The ESB is well carbonated and relatively clear, definitely a success! There is a bitter and hoppy essence, which is exactly what the goal was, but has a pretty generic homebrew-ey flavor that we have had in a lot of our beers regardless of flavoring and styles. The color is wonderful and it tastes light but flavorful. Definitely a tasty beer!
13 Apr 2015
Race Day: Saturday, April 11, 2015 – 9am
Time to blast the cobwebs off. I had some really nervous and exciting energy around the Fitger’s 5k. Historically, this has been a race where I can see where I’m at in the early season. Also, historically I start training big in March and so, and I’ve been fit through the winter and spring for once. I knew there were 5 or 10 guys who have beat me in the past, or we’ve raced together, or have said they’re going for a similar time as me. I knew it was going to be a fun race regardless if I get a good time or blow up or whatever. Going into Fitger’s 5k, I was just excited to get out there and let it all out.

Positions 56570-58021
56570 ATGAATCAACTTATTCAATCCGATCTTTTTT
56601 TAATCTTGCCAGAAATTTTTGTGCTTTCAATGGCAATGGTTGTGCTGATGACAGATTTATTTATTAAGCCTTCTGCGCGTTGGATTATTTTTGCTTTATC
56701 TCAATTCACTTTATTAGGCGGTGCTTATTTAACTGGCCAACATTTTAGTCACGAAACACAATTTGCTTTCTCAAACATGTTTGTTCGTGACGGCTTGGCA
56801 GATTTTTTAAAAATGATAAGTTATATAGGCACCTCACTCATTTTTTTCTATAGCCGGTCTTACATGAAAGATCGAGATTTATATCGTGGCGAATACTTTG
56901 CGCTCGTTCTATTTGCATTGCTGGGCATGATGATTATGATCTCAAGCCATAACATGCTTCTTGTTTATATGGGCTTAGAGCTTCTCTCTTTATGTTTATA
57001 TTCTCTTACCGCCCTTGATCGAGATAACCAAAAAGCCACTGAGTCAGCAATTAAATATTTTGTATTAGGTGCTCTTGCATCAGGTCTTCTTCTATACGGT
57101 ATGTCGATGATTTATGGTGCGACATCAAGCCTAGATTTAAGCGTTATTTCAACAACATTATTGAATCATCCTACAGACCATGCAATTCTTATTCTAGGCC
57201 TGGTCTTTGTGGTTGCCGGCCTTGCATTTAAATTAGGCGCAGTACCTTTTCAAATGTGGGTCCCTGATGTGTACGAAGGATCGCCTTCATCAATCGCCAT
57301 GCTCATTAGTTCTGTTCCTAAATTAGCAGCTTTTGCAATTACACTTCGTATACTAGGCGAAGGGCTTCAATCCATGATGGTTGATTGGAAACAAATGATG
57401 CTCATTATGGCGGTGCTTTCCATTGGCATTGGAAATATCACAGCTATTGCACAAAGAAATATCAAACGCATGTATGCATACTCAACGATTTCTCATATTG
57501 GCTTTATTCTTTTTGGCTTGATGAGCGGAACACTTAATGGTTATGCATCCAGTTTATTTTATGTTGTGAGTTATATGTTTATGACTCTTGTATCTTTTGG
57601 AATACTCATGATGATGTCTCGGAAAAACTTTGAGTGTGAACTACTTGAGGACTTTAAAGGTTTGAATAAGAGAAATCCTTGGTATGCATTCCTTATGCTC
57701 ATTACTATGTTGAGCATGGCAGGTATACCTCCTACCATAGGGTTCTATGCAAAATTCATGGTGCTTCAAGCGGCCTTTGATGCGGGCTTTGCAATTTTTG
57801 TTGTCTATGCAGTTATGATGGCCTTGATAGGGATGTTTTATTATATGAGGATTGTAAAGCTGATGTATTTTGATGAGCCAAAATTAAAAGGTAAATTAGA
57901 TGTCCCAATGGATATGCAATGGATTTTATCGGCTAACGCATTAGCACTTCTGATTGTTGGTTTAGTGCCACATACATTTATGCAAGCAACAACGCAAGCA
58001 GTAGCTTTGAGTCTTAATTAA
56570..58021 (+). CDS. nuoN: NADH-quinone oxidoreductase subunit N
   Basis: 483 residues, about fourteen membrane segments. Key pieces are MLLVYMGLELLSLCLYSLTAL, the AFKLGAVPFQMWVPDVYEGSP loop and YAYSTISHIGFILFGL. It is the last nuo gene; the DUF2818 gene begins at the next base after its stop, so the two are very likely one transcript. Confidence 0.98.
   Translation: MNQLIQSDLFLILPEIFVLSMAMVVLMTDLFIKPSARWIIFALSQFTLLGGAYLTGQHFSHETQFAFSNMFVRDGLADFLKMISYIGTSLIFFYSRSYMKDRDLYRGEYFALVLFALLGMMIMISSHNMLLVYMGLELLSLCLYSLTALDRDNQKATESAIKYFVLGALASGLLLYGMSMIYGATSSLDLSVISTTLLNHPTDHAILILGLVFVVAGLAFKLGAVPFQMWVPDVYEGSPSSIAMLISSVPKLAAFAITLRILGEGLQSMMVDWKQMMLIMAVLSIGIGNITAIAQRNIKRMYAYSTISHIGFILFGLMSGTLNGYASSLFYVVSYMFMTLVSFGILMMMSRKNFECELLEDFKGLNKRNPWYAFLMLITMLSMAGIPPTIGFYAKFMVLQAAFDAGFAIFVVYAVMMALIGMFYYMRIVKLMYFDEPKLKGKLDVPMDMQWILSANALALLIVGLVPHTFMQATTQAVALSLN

I was feeling very fit, albeit a bit knocked around and on the fringe of injury (fringury) with some high volume training in the spring, but haven’t been doing hardly any speed work. All zone 2. Or even zone 1. I did a 4×1 mile workout on the trails Thursday before Fitger’s, and that felt really good. It was fast, but hurt the lungs and legs. However, I recovered quickly and knew I had at least a little feel with pacing. I was gunning for a sub-17 minute 5k. My record is 17:08 on a perhaps sketchy course. Fitger’s isn’t the easiest course, though, so that would be a challenge.